The changing health service

The entire infrastructure of the NHS in England is being revamped on 1 April.

Primary care trusts and strategic health authorities are being scrapped and replaced by the NHS Commissioning Board and 211 clinical commissioning groups (CCGs).

Along with councils, which are getting responsibility for public health, they will determine what services are provided.

Constructed around these organisations is a complex infrastructure designed to ensure the NHS is properly accountable, coordinated and regulated.

There are two main regulators - the Care Quality Commission (CQC) and Monitor. The CQC will be in charge of ensuring services meet the required quality standards, while Monitor will be more focused on finance and competition.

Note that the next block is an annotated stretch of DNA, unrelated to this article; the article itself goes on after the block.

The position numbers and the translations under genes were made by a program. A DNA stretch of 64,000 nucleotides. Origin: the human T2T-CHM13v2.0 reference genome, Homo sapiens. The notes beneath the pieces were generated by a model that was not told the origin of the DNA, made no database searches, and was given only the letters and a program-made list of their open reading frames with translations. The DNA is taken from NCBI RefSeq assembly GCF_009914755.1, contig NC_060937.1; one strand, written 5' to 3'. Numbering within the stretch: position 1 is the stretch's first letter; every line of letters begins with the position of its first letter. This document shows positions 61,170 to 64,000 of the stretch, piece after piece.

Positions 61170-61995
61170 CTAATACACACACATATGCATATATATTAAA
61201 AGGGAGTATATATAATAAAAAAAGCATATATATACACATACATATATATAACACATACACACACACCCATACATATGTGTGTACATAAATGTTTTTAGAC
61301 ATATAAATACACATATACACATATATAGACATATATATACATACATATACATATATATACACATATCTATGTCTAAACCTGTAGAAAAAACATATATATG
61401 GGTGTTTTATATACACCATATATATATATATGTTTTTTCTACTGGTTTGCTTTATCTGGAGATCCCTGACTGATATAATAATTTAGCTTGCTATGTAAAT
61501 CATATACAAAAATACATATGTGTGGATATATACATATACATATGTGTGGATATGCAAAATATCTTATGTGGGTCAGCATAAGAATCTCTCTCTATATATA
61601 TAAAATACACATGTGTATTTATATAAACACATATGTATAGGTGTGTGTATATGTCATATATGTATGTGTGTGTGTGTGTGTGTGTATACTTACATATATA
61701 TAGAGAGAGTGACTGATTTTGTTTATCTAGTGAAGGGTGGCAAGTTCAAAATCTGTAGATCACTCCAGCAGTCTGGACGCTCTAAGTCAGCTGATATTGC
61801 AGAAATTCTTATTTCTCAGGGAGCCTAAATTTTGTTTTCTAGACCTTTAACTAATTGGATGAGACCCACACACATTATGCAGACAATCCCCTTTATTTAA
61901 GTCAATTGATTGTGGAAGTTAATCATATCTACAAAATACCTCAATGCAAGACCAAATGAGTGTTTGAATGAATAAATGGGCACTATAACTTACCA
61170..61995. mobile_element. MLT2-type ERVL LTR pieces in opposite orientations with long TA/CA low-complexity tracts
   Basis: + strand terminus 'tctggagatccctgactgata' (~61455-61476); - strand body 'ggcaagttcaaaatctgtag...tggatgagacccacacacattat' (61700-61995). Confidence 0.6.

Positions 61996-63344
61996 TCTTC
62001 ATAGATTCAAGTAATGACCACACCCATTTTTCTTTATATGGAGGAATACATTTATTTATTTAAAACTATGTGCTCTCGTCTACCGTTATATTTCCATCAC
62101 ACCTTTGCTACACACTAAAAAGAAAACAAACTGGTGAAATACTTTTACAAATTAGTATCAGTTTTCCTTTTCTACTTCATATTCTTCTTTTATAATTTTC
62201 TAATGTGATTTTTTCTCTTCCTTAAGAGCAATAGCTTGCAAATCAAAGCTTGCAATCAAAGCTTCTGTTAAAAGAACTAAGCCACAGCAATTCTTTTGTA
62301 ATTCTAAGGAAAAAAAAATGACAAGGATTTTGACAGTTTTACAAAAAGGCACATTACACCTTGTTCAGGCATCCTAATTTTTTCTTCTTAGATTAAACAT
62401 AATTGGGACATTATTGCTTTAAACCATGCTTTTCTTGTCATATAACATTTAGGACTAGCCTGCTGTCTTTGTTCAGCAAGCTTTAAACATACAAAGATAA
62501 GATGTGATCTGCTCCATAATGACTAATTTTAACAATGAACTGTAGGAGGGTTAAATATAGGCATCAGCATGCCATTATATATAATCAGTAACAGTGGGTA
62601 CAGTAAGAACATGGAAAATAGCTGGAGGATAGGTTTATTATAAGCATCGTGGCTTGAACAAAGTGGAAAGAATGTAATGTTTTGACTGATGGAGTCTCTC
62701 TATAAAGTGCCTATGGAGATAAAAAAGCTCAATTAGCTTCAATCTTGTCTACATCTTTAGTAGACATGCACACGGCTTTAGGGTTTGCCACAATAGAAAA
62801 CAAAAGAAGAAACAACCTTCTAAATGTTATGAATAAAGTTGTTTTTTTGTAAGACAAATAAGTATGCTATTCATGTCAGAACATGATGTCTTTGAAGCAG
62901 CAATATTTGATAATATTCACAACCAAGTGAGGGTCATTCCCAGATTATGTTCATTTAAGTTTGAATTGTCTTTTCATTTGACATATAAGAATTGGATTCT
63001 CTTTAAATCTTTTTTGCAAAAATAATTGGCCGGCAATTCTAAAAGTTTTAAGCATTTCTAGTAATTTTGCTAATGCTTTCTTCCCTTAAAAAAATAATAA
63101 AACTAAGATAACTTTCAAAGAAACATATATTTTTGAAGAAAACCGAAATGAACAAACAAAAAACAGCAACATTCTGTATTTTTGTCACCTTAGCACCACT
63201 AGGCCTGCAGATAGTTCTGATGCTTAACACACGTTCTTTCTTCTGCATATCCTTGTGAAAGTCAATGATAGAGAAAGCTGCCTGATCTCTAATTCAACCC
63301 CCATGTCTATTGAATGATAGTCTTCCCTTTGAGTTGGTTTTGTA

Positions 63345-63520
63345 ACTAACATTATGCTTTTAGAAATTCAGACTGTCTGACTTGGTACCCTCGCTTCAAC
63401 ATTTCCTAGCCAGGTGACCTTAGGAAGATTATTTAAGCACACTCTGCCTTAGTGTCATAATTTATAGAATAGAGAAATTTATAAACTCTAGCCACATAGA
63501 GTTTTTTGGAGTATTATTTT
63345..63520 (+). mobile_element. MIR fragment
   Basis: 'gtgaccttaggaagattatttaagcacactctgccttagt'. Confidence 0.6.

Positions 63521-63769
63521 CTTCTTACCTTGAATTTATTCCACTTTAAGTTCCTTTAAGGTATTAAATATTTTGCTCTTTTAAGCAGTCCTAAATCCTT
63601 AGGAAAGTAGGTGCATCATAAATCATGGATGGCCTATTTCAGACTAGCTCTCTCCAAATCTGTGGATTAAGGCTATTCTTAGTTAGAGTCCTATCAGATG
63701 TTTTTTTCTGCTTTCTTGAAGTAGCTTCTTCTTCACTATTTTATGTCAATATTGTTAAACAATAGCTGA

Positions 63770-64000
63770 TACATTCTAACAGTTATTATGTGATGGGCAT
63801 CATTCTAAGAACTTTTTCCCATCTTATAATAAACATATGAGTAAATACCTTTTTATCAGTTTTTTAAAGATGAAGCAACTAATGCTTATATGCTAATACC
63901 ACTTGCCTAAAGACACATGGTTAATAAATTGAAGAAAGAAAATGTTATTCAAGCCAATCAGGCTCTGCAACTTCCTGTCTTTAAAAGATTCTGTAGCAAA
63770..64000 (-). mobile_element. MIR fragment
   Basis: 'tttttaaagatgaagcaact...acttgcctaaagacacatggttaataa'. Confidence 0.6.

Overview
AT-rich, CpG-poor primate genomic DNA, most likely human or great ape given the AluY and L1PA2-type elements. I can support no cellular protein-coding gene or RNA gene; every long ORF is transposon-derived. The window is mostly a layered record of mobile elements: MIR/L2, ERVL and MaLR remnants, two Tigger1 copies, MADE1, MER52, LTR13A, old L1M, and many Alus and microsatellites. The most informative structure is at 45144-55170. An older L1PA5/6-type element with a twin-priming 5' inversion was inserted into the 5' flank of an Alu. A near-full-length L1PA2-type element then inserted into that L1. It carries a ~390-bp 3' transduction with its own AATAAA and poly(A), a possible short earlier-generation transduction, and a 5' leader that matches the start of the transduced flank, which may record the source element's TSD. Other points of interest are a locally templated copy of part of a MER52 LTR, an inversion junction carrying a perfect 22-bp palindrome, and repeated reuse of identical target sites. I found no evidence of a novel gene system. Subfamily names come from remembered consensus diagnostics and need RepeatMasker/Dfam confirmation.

And each local authority area will have its own Healthwatch body representing patients.

Meanwhile, councils have had to set up health and wellbeing boards that include representatives from CCGs, hospitals and patient groups as well as councillors.

They have the job of ensuring services are integrated and co-ordinated across the NHS, social care and public health sectors.

There are also strict rules regarding CCGs. They will need to have a written constitution and a governing body, composed of a nurse, lay people and a hospital specialist.

And the NHS Commissioning Board has a series of regional offices (to provide oversight on the ground) and strategic networks (to provide expert advice to CCGs in areas such as dementia, heart disease and cancer).

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